Spot on, mostly. The mystical terms in which the dynamics are framed present an obstacle to the further development of understanding, though. The lack of a “natural constituency” is a question to be addressed, but not just in the intregation era. The “vibrational balances” were not necessarily in synch within segregated black communities, either. The figure of Du Bois in this scenario is still a cipher: what does it mean? Well, Du Bois was a theoretician of composite reality (double consciousness) to be sure, but it doesn’t look as if Braxton can place him concretely in a conceptual scheme. I hope that Braxton is aware of how different he, a Chicagoan, is from Sun Ra, who was a product of the deep South, and that the mystical perspective does not block his understanding of the process of modernization. There is not a word about Richard Wright in all this, which may not be coincidental.
That I could no longer relate to the Republicans or the Democrats, that “jazz” has become an instrument of the Democratic Party, that “jazz” has become an instrument of liberal-conservative thinking, connected to the Southern strategy, and that what we see here is a Reconstruction that involves even the reconstruction of celebrated family dynasties, which are being posited in this space, and those dynasties are controlling the composite information lines based on the agreed affinities of that group with the upper political strata forces. Which I don’t disagree with, but I do disagree with the fact that only one sector has a connection?
This is a most provocative statement, but best assimilated if it is expanded and decoded instead of just taken literally. What does it mean to say that “jazz” has become an instrument of the Democratic Party and of liberal-conservative thinking, and so on? Metaphorically, I think Braxton is right, if the terms he uses are shorthand for a political/economic structure that defines how culture functions publicly.
These components that run our country continue to run our country; and “jazz” now is finding its niche within this place, and the nature of this niche involves certain sacrifices. Sacrifices that I can’t accept, even though I can understand on some level some of the trade-offs involved. But in the end, the ante-bellum view of transafricanism has always been a view with profound limitations. As we see those views perpetuated and forwarded in this time period, I feel there is profound danger in allowing those variables to go forward. But now it’s too late anyway. I think the African American community comes to the Third Millennium in a very complex stage.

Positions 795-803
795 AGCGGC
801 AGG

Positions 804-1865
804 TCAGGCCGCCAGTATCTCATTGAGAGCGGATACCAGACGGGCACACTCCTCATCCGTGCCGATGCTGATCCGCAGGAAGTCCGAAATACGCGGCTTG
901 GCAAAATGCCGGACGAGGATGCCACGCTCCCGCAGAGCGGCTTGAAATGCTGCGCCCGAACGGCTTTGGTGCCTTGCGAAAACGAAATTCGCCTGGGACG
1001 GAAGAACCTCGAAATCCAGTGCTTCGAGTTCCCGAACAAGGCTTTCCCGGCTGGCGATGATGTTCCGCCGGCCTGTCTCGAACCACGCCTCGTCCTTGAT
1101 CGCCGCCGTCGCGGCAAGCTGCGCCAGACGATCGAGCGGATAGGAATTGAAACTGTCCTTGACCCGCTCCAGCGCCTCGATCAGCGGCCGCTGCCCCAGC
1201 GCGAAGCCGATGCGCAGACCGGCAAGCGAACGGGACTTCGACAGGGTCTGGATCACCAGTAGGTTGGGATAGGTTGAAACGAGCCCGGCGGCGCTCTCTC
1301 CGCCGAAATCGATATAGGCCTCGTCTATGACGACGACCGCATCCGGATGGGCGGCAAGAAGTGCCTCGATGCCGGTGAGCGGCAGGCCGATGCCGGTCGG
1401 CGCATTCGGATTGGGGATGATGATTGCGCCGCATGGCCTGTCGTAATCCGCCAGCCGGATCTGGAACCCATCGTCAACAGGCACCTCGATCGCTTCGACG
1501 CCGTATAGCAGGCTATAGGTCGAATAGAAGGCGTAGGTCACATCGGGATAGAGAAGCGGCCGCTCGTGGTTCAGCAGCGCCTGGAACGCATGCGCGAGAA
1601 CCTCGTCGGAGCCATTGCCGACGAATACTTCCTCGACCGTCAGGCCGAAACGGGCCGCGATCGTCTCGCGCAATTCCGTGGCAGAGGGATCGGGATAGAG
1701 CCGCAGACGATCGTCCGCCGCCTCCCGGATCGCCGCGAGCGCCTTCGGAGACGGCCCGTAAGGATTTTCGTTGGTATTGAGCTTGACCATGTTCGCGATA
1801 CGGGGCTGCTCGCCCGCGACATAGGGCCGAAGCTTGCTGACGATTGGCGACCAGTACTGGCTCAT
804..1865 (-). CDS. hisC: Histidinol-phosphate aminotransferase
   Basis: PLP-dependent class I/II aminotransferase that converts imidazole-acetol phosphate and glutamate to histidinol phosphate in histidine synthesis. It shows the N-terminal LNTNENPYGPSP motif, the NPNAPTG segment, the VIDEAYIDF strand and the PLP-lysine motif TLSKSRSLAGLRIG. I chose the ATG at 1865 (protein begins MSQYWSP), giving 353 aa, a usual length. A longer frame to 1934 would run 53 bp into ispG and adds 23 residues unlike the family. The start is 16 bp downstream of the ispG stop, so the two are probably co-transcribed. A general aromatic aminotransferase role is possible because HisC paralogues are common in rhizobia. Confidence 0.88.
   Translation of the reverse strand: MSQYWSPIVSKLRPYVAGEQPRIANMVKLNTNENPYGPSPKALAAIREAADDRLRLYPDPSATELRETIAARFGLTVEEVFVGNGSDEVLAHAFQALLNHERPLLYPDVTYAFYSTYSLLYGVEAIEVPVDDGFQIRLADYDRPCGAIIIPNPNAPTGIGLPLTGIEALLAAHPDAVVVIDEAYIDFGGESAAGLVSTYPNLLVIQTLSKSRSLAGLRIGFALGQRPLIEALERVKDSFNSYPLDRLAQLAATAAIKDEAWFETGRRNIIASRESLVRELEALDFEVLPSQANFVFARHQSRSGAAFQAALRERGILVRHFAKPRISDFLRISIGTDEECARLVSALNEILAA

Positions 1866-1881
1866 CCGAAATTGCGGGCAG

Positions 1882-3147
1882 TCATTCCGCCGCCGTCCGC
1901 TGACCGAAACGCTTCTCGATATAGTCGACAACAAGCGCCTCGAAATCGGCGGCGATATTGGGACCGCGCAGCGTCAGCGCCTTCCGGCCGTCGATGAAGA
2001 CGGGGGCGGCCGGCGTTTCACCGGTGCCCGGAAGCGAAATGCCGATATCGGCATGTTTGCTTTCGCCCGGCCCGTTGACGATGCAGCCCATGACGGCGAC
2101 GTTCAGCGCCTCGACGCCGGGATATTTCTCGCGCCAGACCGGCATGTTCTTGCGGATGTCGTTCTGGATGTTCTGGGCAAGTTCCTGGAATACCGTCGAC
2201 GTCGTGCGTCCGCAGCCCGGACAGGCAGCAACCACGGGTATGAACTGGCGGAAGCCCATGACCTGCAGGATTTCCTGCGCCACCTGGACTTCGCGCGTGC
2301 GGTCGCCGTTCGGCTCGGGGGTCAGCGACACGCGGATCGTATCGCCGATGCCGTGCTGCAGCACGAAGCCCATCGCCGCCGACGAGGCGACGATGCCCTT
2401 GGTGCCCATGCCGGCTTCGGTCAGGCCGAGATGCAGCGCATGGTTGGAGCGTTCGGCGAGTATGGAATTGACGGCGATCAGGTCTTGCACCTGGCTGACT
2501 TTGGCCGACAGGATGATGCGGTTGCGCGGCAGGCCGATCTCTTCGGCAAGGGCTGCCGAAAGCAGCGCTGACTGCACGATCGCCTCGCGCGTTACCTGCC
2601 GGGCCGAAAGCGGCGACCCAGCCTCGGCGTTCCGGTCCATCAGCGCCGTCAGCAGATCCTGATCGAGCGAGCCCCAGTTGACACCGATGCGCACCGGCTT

For instance, where in the past the African American community functioned as a kind of a repository for profound vibrational and mystical currents, because of the last forty years, and because of the intellectual decline that’s taken place in the African American community, we now find ourselves in a position where we see state-of-the-state generations that are actually behind state-of-the-state current qualities in many ways. And we find a reverse problem, Mike Heffley, that’s in my opinion very profound. That quality is this: we’ve seen the neoclassic guys who got into power in the ’80s [the Lincoln Center jazz scene] tell the African American young men and women, “Don’t listen to Braxton, don’t listen to Roscoe Mitchell, don’t listen to Lester Bowie, don’t listen to Muhal Richard Abrams.” So the young people took them at their word and did not listen. At the same time, all over America and all over the planet, European Americans, Europeans, Asian Americans, Asians—composite peoples—have in fact been digesting that music, have in fact been listening to the music of Cecil Taylor, have in fact been listening to the music of Sunny Murray, have in fact been listening to the music of George Russell, or my music, or the great music of Joseph Jarman and Leroy Jenkins or Leo Smith or Henry Threadgill.